Naomi Watts

The Hollywood Reporter has put up their Best Actress roundtable. So far, they’ve done the writers and actors so now they add the actresses – lead and supporting. Marion Cotillard, Naomi WattsHelen Hunt, Sally Field, Anne Hathaway, Amy Adams and Rachel Weisz.

Some pics after the cut. HR link.

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By most estimations, Jennifer Lawrence has the Oscar race for Best Actress sewn up. The one-two punch of her work in Silver Linings Playbook, currently receiving very good reviews, and the $400 million she generated for the Hunger Games franchise, gives her the edge heading into the race.

But there are a few competing factors at play. The first, Jessica Chastain is about to hit with Kathryn Bigelow’s Zero Dark Thirty. Chastain carries the film. Unlike Lawrence, she isn’t “the girlfriend” but is the CIA agent obsessed with the capture of Osama Bin Laden. Imagine that, after all is said and done a woman gets to take credit for that? It is arguably among the best characters of the year.

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Two pieces of important information have come to light recently that may impact the Best Actress race: Anne Hathaway will be campaigned for lead as Catwoman in The Dark Knight Rises and Jessica Chastain will also go lead for Zero Dark Thirty. Whether either of them will break through in a crowded race is a different story. Much will likely depend on the nominations at the Globes, then the SAGs and the Critics Choice Awards. By then, a consensus will have emerged. Those early awards are great for pruning the crowd. Once the nominees are named, voters get to sit on judgement about whether those are deserving nominations or not, whether there are more deserving names that got left off the list, and how each nominations or win would make them feel.

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Kris Tapley, who has seen The Impossible, said he walked away thinking Naomi Watts had the best chance in the film for a nod. This is hard to believe, looking at the film’s trailer, because it gives the definite impression that Ewan McGregor turns himself inside and out for this.  But Tapley goes on to say that Summit will push instead for Tom Holland in the leading category, and Ewan McGregor in supporting.  An interesting development — of course, it never really matters how the studio pushes any contender – hope springs eternal in this, the early phase.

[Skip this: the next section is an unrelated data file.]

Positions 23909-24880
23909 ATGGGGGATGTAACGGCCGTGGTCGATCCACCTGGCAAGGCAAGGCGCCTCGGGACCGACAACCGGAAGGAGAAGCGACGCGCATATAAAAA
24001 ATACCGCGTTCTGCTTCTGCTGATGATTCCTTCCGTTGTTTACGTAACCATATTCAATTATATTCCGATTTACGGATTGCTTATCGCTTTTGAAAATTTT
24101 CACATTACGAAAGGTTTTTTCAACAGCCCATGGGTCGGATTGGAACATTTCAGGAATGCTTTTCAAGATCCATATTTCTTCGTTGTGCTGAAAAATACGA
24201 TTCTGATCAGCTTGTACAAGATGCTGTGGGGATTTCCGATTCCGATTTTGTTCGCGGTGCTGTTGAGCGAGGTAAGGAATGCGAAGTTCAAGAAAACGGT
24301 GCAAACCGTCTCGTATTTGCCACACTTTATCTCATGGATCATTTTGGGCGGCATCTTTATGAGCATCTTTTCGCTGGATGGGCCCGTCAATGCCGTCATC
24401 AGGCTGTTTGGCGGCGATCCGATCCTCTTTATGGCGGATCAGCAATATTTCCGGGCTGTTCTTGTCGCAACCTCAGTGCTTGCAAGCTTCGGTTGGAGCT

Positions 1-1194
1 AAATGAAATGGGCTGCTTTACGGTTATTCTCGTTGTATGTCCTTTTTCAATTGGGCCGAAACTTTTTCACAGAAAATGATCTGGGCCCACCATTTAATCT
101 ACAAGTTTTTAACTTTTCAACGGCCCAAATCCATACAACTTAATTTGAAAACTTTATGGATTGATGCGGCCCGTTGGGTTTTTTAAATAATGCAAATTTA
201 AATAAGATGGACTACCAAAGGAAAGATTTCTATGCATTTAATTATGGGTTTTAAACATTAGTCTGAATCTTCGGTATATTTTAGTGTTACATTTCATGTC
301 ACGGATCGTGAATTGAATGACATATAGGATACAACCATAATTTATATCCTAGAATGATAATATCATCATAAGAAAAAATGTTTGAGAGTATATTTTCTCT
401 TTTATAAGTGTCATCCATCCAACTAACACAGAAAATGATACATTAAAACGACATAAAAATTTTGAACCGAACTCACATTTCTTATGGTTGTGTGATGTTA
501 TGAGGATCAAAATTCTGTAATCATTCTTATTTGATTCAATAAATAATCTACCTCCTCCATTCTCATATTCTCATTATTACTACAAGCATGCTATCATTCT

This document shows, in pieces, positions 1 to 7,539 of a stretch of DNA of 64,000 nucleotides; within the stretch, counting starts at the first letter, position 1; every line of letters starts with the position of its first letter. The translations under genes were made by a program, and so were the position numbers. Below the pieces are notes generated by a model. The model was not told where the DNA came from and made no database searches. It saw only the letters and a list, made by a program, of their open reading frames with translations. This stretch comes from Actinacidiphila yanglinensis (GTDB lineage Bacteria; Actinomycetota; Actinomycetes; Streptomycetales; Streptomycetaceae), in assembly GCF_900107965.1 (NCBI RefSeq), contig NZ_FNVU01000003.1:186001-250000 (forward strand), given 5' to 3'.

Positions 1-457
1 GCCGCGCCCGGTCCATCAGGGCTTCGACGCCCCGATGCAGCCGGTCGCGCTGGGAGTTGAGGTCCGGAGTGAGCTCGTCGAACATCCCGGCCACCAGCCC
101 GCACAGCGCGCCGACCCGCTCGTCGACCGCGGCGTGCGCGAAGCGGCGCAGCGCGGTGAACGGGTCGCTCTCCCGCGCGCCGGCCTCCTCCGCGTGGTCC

To me it’s significant that Tapley singled out Watts as the only one who might get a nod – that tells me it might not be a performance-heavy piece, despite how the trailer plays.  Privately, he told me only that the film was incredibly heavy. More of his thoughts are here.

The hardest thing about the Oscar race is planning how the kid’s wedding is going to go before he’s even born.  So many people ask me if

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It is being said that this is the Year of the Actress. It very may be, and if it is, it’s a long time coming. As we head out of the bulk of the year and into a very heated next four months, there are some things we know for sure. We know that Annette Bening (The Kids Are All Right) and Natalie Portman (Black Swan) are the two strongest contenders right now to win. We know that Jennifer Lawrence emerged with one of the year’s best performances in Winter’s Bone, and she will likely also be nominated. That leaves two open slots. And for those two spots, things might get a little heated.

There are many reasons why Bening and Portman lead, and only one of those is that their performances were memorable. Bening is a Hollywood fixture by this point, and though she came close to winning, has never won. Portman is a hard-working actress who also has yet to be recognized. She takes things to a whole new level with Black Swan, however, and though she really had nothing to prove, this performance will be one of the few, I figure, that lives up to the hype.

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Fair GAme

Wrestling the Oscar beast is no easy task. Everyone does their best in the first part of the season to get some kind of foothold on it. We make lists. We think everything is settled and then, wham. Things change. I am used to pushback. It happens to me every year, as I’m sure it happens to anyone who writes about the race. The only way I can keep my sanity is that I have a few people, literally, maybe three, whose opinions I trust. The rest I have to try to balance with what I already know.

And what I know, what anyone else knows, isn’t much. Not on October 12.

There is a filter between seeing films in screenings and how they eventually “do.” The critics are really the ones who mostly shape perception. The bloggers can praise a film until they’re blue in the fingertips, but ultimately – it’s about the critics, the industry, the public and the Academy. Sorry, bloggers, but it just is.

That is why seeing a film in a screening can sometimes be a misleading experience. If the critics don’t agree with the early blogger praise, a film will have a hard time passing the first test. That is why it’s always dangerous to get our strong opinion out there — others are likely to throw it back in our face should the movie fail. This happened to me with The Kite Runner. I am always surprised when I like a movie that ends up doing really well in the race. It is a win-win for me.

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